We arrived to Robinson Flat early—very early—to beat the crowds that form & ensure a prime location for ourselves along the road leaving the aid station. We set up a towel along runner’s right ~75’ after the aid station that held separated areas of food and drink for the aid station, food and drink for the next section, and the ice cooler. Luckily, sporadic cell service allowed for the occasional iRunFar update from Duncan Canyon six miles earlier. First Jim came through followed by a slew of men well after him. Once the first twenty men came through, we kept a better eye for the first group of woman who we guessed, based on splits at Duncan Canyon, would give us a 10’ heads up on Cat’s arrival. Andrea Huser came through still maintaining her Walmsley-an lead over the women’s field, and then four more women came through roughly together after her. I wandered to my post ahead the aid station to cheer in runners and provide some anticipation of Cat’s arrival rather than trying to find her in the masses of crews and volunteers swirling the aid station. When I ran in 2014, my crew discovered the hard way that crews are not allowed anywhere near the aid station, even to assist their runner. So, for Cat we planned to not use the aid station. We set up slightly down trail and I waited ahead to give Alice and Rebecca a 60 second heads up and a chance to find any last minute request. Cat surprised us coming through after what felt like only a few minutes from the chase pack of bad ass women. I sprinted, bobbing and weaving through crews spread around the greater aid station area to beat Cat to our crew area by less than 30 seconds.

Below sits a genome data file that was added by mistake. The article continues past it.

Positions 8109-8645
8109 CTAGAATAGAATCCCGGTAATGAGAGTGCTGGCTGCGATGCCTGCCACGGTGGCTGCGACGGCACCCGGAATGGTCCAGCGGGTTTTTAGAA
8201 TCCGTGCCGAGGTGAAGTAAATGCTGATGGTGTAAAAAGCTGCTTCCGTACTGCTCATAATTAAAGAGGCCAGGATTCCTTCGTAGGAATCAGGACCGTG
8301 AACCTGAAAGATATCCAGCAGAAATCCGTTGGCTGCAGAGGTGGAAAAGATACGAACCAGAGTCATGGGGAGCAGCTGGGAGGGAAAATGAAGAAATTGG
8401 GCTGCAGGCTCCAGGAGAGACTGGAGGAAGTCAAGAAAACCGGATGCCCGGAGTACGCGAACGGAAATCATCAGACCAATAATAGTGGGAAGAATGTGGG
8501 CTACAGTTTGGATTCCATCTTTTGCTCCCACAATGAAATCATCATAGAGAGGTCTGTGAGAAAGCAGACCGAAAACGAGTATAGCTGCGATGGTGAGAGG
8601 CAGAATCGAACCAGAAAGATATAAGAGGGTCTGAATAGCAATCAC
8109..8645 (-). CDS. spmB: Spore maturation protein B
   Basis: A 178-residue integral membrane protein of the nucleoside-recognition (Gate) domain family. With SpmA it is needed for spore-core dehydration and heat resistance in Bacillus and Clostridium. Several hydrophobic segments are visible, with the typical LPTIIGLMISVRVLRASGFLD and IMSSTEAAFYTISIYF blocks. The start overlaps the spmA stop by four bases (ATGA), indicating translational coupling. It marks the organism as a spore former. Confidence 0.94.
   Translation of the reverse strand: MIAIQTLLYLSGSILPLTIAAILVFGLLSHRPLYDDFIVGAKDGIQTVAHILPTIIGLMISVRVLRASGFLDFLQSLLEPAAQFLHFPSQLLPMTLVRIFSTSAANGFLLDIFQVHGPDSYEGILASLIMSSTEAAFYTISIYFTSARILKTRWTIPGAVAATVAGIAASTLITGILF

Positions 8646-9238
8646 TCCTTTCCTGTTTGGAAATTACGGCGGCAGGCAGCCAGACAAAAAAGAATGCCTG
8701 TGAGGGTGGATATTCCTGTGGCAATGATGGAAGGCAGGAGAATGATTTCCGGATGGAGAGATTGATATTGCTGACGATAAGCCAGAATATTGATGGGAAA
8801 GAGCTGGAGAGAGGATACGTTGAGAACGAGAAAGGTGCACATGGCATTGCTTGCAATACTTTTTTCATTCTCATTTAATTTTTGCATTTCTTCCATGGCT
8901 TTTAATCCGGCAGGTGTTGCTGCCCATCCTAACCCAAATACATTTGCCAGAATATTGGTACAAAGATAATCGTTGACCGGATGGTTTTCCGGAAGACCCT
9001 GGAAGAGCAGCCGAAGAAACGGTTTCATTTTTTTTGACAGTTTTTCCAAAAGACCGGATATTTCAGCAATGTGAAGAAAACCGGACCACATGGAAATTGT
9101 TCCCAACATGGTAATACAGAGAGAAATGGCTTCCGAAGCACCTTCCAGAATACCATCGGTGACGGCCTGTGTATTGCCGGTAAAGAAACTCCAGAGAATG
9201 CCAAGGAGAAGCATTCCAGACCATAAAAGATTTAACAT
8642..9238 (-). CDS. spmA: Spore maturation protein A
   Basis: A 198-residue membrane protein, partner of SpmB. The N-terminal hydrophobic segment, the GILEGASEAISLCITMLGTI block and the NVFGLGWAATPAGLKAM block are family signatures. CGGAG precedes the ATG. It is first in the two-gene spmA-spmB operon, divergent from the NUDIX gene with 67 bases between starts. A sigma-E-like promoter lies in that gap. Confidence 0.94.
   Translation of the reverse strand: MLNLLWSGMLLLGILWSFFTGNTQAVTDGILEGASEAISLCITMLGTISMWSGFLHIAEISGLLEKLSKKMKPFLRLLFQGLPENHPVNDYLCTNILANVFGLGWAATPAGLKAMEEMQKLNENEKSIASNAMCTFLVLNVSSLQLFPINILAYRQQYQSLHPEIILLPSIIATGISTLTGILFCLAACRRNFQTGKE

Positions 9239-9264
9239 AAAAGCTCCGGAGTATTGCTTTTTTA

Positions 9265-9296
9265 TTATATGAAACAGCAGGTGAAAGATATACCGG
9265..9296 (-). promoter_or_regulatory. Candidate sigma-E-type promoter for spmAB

In the transition I did everything I could to keep Cat present for even a minute, long enough to make sure nothing slipped through the gaps before she headed into eight miles of hot canyons before the next crew point. She had no complaints though aside from the looming heat that was encompassing us all by that point. We loaded her with a fresh ice bandana and frozen sponges everywhere they could possibly go. Alice walked the next 30’ or so with her to take last minute trash and the bottle she’d been sipping from in the aid station. Just like that, no more than a minute after she arrived, she was gone again. Next up, Michigan Bluff (mile 55).
Several times in the week leading up to Western States, I had been advised to carry cash for the barbecue at Michigan Bluff. Again we arrived way too early, spending just enough time in Foresthill to peruse twitter for updates. We arrived to Michigan Bluff about an hour ahead of Jim Standard Time, set up the first of three assumed crew locations, and enjoyed some delicious hamburgers in the barren pre-noon shade. Jim came and went, followed by a thirty deep string of lookers-on welding iPhones hoping for their glimpse into something special. Another hour went by and we moved our crew spot further down road tracing ahead along the vector of shade. Ryan Sandes came through followed by a herd of chasing men. Of all the men I remember seeing come through here, Alex Nichols was the only one to look casual, to look like he was still running effortlessly. Then came the women. A loose group of Yiou Wang, Magda Boulet, and Kaci [FIGURE OUT WHERE PEOPLE ARE]